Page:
Research Suggests That Ancient Egyptians May Have Received Some Help Crafting The Great Sphinx Of Giza, With Fast Winds Influencing The Initial Shape Of The Iconic Monument

Alfredo - - illustrative purposes only

The Great Sphinx of Giza is known as the oldest monument in Egypt and stands as a marvel of engineering and artisanship. This colossal structure, reaching 66 feet in height, was impressively sculpted from a single limestone ridge.

However, recent research suggests that the ancient Egyptians may have received some assistance in creating this monumental work from natural elements in the region over 4,500 years ago.

Scientists from New York University’s Applied Mathematics Laboratory conducted experiments to mimic the environmental conditions of northeastern Egypt around 2,500 B.C.E, coinciding with the time the Sphinx was built.

Their goal was to understand how fast-moving winds, interacting with natural rock formations, might have influenced the initial shaping of the Sphinx.

Specifically, the researchers recreated yardangs, which are distinctive ridge-like landforms formed by wind or dust erosion, typically seen in dry areas. They theorized that these yardangs could have provided a natural template that the ancient sculptors used as a starting point for carving the Sphinx.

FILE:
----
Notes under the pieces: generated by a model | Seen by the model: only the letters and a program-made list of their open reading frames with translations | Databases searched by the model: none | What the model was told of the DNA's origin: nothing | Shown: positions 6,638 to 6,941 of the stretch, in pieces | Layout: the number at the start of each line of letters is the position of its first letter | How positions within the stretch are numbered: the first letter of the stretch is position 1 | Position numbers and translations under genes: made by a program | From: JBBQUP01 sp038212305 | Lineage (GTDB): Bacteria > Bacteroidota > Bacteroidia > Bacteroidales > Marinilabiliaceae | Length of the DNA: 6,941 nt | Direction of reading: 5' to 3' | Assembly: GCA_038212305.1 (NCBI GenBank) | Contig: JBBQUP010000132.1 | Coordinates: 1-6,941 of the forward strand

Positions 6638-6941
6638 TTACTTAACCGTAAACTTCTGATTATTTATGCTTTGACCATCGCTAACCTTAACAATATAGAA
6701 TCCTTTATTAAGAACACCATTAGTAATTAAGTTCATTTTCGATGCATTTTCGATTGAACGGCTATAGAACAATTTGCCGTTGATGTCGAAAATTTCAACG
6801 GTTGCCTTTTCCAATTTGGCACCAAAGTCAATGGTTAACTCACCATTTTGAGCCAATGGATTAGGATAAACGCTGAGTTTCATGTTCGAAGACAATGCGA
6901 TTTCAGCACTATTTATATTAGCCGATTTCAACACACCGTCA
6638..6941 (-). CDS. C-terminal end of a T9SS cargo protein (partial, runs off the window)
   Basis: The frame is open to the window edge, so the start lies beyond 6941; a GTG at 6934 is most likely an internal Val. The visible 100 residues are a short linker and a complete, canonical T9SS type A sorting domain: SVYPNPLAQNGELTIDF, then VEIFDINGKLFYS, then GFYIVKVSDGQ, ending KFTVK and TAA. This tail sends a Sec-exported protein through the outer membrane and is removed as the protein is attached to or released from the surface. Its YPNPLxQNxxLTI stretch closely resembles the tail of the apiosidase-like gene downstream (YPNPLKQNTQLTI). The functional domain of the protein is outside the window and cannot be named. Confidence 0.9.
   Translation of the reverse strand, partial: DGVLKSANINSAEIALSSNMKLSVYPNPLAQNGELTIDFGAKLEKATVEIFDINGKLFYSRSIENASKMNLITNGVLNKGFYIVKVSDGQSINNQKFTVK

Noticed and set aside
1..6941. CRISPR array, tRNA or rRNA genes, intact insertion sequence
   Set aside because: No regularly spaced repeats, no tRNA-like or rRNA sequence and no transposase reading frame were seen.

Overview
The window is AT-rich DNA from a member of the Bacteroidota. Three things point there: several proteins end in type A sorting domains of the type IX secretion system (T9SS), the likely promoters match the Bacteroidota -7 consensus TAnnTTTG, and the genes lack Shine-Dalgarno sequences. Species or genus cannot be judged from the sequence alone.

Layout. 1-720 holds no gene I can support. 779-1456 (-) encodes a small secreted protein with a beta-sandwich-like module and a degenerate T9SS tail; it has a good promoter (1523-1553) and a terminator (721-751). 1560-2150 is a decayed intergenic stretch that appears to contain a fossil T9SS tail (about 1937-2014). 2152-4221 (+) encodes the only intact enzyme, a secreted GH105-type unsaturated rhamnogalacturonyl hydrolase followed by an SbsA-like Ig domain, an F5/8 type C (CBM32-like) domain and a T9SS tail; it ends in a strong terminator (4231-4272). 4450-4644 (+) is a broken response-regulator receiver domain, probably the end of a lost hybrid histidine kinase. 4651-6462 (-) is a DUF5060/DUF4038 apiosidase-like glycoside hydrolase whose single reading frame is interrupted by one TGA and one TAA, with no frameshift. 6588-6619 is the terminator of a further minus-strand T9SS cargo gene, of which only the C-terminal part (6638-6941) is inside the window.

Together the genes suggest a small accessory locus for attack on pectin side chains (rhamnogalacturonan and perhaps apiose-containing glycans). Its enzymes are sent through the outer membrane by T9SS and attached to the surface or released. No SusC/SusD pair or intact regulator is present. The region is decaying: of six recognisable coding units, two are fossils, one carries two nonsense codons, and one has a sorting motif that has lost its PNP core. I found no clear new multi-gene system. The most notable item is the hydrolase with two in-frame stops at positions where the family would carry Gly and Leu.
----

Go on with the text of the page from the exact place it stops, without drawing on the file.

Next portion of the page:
The researchers replicated these natural structures by embedding softer clay mounds with materials that were harder and less susceptible to erosion. They then exposed these mounds to a rapid stream of water, simulating the effect of wind. This process reshaped the mounds into forms resembling the Sphinx.

The study found that the harder, more erosion-resistant material was sculpted into the statue’s head, creating a “wind shadow” that protected the body. Additionally, they observed that the Sphinx’s back, neck, and paws were shaped by the “turbulent wake” of the wind.

“Our laboratory experiments showed that surprisingly Sphinx-like shapes can come from materials being eroded by fast flows,” explained Leif Ristroph, an associate professor at NYU’s Courant Institute of Mathematical Sciences.

“The work may also be useful to geologists as it reveals factors that affect rock formations– namely, that they are not homogeneous or uniform in composition. The unexpected shapes come from how the flows are diverted around the harder or less-erodible parts.”

Alfredo – – illustrative purposes only

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